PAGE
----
Weekend Rails

what we do for our kids

Of coal and corrosion

21st August 2011

I was back at Rowsley for Andrew on Tuesday, to meet with two gentlemen from a company who repair traction motors and generators and for whom we had brought the Brush over to the shed late last Sunday. With the aid of the Drewry, and Gary Hibbs who was conveniently available to act as shunter (thanks!) I put the loco over the inspection pit. Regular readers may recall that just over a year ago we had Bowers in to look at the motor, but they never confirmed their price and as Andrew is now considering making a “serious start” early next year it was time to plan ahead.

Now, I don’t know quite what these guys expected. I am sure I had told them that the “lumps” were still in the loco, that it had been on fire, and surely they didn’t think that it would be clean and tidy did they? Yet they stood there in their crisp white shirts and pinstripe trousers while I was attired in grubby hi-vi (grime-vi?) overalls and boots. Finally one drew the short straw, put on a orange jacket and prepared to climb under the loco with me. I took pity on his (balding) head and lent him a bump-hat. There is nothing worse than coming out from under a loco with your thinning hair caked in muddy grease – I’ve done it so many times.

We were expecting news from my Father on Friday night – his cancer has recurred – but was unable to get an answer and when finally the phone was picked up on Saturday morning it was by my sister: whom the neighbours had phoned at 1 am and who had charged down to take command. At one point it looked like we might be following, and our plan of heading over to Scunthorpe was shelved, but by lunchtime it was apparent that everything was now under control – though not medically – and Andrew and I headed back over to Rowsley to make something of the day. [Lest that sounds a trifle uncaring, I have made the 240 mile trek twice in the last 3 weeks and will be going again on Tuesday.] First task was to extract the brake column from the Drewry – such is its construction that I suspect it was assembled to the loco before the top of the cab was fitted. To extract the rest of the damaged shaft required the heavy cast column to be unbolted from chassis and cab back, after removing some of the floor planks. Andrew is now resigned to re-flooring the cab – probably not before time – but it got us the part out so that Peak Rail’s Paul Wainwright can crack on with a replacement Acme thread.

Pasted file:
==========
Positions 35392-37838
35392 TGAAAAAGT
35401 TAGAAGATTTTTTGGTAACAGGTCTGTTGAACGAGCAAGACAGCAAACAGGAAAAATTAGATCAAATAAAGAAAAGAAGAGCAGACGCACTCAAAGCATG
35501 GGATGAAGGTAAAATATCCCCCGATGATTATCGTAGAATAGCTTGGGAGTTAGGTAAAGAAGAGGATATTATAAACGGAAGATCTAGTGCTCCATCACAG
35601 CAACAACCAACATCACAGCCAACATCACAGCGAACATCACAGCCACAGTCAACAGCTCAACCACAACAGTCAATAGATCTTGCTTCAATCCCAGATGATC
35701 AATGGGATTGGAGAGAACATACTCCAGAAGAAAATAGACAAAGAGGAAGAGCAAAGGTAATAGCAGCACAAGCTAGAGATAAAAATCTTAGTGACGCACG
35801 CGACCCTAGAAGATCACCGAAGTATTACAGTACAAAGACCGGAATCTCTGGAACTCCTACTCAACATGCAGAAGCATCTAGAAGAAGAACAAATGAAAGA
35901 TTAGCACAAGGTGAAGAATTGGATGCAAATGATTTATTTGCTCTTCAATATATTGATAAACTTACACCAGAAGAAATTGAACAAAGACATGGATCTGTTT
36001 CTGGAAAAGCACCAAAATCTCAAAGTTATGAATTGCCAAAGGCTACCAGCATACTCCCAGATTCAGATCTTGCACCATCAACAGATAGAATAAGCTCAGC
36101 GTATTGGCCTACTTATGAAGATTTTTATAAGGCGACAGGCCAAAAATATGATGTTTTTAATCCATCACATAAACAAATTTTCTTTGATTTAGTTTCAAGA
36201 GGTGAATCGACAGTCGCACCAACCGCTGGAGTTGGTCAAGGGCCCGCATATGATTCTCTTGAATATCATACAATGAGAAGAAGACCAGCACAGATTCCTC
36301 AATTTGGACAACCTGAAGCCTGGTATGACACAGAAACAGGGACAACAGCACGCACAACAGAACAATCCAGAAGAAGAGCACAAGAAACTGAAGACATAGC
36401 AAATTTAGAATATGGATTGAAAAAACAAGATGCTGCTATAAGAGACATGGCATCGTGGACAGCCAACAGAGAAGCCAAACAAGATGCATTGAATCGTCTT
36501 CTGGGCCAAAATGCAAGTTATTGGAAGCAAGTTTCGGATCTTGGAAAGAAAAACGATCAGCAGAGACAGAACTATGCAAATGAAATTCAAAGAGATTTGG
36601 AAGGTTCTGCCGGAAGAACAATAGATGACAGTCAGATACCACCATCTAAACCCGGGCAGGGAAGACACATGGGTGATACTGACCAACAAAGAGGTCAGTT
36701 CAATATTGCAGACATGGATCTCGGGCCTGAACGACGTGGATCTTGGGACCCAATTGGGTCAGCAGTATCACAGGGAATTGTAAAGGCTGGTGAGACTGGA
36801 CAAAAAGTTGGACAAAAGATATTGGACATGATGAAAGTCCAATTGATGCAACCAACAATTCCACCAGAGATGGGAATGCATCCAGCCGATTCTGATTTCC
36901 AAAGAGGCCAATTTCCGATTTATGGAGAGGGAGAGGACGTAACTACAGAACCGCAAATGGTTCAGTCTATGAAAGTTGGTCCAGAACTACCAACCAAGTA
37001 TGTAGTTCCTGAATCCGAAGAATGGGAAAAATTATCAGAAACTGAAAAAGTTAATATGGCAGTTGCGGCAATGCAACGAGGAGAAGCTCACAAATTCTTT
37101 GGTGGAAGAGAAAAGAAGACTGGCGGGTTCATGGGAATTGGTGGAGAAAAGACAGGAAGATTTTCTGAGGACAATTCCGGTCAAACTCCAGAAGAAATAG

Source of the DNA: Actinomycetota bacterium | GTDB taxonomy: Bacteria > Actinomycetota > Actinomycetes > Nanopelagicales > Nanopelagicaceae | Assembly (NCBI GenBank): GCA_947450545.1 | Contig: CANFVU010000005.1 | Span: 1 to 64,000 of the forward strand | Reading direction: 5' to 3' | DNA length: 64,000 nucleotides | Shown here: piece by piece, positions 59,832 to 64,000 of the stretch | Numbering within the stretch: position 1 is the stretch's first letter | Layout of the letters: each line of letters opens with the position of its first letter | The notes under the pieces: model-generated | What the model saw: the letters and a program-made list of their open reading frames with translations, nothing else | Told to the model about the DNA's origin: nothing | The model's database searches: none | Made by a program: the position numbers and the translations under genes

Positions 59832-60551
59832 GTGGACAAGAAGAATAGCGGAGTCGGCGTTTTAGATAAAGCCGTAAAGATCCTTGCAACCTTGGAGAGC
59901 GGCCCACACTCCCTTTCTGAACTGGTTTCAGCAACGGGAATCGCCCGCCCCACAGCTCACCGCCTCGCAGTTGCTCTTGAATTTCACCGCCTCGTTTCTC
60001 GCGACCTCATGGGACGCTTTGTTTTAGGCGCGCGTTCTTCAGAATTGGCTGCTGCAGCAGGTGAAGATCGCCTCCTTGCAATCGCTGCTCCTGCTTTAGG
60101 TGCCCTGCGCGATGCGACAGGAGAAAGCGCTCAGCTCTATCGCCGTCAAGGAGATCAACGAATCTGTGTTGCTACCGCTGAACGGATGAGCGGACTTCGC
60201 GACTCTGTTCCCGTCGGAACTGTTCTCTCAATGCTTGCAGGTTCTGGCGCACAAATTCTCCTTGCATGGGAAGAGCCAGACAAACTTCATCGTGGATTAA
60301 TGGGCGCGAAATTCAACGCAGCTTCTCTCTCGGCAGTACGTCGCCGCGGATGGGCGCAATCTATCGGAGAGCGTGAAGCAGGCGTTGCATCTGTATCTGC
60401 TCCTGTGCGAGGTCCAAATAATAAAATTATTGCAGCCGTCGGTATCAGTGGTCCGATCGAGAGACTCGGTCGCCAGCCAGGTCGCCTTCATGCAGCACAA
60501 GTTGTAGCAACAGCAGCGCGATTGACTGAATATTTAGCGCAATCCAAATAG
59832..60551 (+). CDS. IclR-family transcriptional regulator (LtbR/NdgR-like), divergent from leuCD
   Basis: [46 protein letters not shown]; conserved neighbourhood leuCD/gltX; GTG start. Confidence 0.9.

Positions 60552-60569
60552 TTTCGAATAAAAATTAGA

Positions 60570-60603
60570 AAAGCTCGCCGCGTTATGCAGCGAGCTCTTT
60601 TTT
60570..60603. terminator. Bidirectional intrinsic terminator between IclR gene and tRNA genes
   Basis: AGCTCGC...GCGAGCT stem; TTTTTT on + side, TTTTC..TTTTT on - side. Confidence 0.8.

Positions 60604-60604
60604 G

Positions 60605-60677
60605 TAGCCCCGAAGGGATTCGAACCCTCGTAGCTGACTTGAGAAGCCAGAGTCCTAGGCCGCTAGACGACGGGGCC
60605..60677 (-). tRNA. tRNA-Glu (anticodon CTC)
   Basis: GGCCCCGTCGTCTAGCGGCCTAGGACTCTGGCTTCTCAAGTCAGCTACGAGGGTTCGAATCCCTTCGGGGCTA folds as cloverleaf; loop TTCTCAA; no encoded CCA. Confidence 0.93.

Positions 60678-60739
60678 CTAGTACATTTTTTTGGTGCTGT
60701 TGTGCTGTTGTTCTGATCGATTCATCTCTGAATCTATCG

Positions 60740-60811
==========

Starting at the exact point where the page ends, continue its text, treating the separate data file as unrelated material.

Planks away, column on the left

We had a conference too about the train brake control. The Drewry was fitted with train air by my company (YEC) back in the 1990s in order to shunt nuclear flask wagons at Devonport, and I used my patented system which used a control valve mechanically linked to the straight air brake linkage but with a by-pass control to enable the train brake to be released while the loco brake is held on. The Drewry is now technically dual-fitted, i.e. the newly installed vac is slaved off the train air, but the by-pass is not so convenient when operating with passenger stock so the two systems are to be divorced, and new cross linkage installed with a proportional valve or similar reconnecting them pneumatically. That sounds simple but the Drewry’s cab front is a mass of cross linkages handles and pipes so deciding where to mount the dummy handle (leaving the existing valve as the master) took a while to determine – well, no it didn’t really, there was only one place it could possibly fit.